The “record declaration” is a state of retention in the context of ADG Retention Policies. The philosophy of ADG Retention Policies is to eliminate the interruption in user processing of content caused by policy application; hence the use of a preservation hold library. Users are not hindered by retention policy enforcement on any item. Record Declaration can occur as part of a Classification Label assignment. This manifests in the behavior of a “declared in-place record” in a given library.

Microsoft is providing a number of options for the behavior of items under policy to meet diverse client requirements. The behavior of the use of Preservation Hold Libraries was set with the Discovery Hold model introduced in the eDiscovery Center.

“LABELS CAN’T BE APPLIED VIA AN EXPIRY DATE/TIME STAMP. Labels could be a way of getting around the problem that content in preservation hold libraries can’t be seen by users; labelled content CAN be seen, since it remains where it is. However there seems to be no way to apply a label based on an expiry date or time stamp; it would be much better if labels could only be applied after a certain elapsed time, thus allowing a document to be reviewed and edited, and then automatically become a record. By contrast, labelling a document as a record, takes effect immediately and is all or nothing.”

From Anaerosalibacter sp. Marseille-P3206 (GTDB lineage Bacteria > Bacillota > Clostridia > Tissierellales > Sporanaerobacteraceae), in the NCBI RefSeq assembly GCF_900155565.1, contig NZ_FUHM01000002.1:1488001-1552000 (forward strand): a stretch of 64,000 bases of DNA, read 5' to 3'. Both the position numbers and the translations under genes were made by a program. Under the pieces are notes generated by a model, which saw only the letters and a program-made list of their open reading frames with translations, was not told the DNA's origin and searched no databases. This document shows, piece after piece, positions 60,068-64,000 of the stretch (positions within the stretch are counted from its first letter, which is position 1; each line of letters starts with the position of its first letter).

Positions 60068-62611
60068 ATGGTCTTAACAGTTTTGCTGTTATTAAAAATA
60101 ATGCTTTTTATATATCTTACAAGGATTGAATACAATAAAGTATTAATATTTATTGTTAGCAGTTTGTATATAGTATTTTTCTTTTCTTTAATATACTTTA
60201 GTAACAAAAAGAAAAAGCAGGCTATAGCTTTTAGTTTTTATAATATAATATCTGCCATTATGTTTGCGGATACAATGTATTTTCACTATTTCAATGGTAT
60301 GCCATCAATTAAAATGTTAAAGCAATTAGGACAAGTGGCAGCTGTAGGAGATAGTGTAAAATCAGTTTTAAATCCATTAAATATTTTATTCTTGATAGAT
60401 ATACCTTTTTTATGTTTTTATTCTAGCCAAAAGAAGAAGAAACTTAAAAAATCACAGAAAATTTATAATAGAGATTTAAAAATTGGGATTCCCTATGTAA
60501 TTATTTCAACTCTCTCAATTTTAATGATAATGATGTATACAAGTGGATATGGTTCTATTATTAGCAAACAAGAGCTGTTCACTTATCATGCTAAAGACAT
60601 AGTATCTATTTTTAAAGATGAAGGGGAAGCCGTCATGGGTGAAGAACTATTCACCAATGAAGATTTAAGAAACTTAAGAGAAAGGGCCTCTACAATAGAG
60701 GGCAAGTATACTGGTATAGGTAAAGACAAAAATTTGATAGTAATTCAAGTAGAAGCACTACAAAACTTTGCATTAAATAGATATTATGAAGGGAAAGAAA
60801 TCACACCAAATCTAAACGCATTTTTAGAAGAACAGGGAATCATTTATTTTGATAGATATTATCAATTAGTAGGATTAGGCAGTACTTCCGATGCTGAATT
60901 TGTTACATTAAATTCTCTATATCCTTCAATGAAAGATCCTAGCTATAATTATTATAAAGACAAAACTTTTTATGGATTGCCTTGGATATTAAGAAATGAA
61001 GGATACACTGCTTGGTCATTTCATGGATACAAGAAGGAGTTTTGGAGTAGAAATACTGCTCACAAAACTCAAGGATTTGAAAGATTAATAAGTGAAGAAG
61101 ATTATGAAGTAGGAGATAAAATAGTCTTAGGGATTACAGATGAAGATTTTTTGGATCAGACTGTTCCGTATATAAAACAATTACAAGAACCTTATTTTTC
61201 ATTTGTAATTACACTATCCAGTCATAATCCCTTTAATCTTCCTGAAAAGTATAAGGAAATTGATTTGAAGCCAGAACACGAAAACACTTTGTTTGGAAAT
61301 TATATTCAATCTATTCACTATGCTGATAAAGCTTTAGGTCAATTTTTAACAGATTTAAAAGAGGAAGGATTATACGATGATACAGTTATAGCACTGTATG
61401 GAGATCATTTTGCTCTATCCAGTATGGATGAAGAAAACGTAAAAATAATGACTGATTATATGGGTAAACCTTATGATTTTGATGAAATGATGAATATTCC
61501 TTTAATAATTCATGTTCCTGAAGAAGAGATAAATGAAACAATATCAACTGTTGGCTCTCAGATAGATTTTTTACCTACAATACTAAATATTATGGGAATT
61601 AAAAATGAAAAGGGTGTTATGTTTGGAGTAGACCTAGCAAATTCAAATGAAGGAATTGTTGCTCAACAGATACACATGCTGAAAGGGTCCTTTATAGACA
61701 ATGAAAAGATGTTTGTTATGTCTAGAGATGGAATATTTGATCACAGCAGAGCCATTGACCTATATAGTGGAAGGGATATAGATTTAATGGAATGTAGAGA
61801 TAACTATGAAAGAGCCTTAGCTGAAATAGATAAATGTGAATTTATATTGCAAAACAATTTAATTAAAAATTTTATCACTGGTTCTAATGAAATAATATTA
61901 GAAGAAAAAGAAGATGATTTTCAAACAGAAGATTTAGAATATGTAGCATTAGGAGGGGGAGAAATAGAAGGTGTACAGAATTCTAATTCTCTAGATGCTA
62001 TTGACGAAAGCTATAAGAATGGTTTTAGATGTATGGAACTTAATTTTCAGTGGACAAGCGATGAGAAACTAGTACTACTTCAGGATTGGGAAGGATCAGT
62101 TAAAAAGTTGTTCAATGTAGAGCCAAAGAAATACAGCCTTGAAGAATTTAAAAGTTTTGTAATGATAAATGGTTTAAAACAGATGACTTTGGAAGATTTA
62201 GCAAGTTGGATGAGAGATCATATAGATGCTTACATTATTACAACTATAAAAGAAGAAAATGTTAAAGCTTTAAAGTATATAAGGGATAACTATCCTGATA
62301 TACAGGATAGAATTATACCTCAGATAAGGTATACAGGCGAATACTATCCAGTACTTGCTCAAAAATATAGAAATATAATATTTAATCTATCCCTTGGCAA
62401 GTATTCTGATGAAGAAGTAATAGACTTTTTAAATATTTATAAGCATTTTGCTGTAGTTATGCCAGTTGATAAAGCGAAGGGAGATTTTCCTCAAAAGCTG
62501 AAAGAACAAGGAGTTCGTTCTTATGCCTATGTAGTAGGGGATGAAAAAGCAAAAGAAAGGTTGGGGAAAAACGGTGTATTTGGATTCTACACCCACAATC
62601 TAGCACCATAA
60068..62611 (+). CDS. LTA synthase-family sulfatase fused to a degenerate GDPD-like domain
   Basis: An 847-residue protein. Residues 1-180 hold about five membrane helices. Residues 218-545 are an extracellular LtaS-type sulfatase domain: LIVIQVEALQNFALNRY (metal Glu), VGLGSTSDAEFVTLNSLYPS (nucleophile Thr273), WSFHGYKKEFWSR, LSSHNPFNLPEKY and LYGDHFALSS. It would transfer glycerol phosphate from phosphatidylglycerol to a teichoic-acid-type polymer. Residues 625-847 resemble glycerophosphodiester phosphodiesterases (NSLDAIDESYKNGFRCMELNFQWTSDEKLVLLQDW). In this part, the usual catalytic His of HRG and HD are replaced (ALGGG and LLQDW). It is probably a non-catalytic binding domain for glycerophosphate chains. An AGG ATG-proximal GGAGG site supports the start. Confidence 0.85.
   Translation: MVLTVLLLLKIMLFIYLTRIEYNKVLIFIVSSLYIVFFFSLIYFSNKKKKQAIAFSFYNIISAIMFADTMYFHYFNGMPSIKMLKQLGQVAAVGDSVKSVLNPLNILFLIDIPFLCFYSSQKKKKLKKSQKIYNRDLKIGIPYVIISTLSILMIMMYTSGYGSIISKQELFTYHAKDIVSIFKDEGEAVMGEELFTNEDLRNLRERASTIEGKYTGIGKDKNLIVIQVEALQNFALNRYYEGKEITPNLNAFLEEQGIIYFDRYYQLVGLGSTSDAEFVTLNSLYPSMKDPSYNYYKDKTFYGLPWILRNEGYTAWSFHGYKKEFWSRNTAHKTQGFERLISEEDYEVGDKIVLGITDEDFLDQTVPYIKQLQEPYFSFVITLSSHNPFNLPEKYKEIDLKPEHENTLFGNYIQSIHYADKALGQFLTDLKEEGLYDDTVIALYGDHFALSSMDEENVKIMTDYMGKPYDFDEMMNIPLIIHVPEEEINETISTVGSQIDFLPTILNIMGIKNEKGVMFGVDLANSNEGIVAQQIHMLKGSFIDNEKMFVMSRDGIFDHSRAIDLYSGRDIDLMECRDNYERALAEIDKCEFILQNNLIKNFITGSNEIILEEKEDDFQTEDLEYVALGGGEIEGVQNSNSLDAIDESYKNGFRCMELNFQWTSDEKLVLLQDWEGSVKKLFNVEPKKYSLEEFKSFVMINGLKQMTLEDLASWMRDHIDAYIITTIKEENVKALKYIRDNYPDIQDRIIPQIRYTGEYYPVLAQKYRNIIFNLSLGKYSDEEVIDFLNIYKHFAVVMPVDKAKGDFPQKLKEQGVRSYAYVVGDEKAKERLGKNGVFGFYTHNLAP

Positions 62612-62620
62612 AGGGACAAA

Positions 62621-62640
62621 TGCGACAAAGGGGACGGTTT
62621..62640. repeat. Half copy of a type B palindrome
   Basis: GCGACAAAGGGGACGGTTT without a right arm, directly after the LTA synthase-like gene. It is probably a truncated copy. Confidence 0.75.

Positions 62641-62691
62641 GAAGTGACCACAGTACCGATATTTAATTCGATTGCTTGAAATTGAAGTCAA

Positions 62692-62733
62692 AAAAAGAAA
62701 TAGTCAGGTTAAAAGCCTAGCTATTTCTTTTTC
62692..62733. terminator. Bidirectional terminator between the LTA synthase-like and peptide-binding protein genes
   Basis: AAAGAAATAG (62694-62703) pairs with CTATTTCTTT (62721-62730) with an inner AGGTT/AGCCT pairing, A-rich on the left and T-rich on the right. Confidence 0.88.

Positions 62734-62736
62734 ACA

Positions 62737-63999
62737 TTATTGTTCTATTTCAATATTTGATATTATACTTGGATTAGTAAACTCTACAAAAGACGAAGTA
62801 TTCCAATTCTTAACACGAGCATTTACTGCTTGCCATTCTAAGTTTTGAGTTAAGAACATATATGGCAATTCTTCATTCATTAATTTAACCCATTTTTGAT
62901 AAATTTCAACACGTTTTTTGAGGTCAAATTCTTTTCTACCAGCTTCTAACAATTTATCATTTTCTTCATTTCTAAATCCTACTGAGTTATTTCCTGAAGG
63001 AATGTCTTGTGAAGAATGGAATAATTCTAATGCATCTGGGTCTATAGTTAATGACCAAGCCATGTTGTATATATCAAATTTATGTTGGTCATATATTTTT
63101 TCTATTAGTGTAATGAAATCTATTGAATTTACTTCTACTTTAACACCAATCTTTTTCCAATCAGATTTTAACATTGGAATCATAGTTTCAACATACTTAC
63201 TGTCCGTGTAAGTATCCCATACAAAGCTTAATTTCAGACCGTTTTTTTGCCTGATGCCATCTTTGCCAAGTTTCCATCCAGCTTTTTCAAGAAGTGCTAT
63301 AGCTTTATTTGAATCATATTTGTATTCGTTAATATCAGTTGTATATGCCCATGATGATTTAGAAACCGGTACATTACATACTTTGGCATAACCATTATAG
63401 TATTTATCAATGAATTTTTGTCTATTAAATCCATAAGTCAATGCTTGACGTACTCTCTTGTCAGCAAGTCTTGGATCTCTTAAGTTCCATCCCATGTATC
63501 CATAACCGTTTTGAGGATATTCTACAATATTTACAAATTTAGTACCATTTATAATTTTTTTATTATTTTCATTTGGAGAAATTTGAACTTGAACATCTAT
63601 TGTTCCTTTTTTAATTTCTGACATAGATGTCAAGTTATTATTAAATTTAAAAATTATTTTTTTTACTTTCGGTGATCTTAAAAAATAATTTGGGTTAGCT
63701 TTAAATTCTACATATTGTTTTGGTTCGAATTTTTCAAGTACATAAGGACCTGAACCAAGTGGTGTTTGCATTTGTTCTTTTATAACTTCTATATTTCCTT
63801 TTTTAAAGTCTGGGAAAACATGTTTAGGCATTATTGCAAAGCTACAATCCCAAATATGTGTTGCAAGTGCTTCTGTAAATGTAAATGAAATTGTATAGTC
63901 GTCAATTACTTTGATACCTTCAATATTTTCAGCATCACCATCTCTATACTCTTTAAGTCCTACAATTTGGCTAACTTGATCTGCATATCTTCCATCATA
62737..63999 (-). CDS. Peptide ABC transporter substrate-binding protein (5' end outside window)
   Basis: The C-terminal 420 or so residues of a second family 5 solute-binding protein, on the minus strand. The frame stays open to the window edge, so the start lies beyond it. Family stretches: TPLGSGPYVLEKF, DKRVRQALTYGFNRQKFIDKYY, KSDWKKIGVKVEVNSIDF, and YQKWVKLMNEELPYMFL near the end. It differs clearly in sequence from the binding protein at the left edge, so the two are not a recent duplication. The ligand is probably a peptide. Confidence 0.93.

Auto-classification and event-based retention are two methods that Microsoft is providing to enable labels to be applied to content after a certain amount of time. Labels can also be changed or updated via these methods.

Since what we are seeing is the initial release of the ADG functionality, we believe that upcoming enhancements such as application of Machine Learning, auto-classification and more date-based criteria, specifically event-based application of policy, will satisfy the specific use case that you are referring to.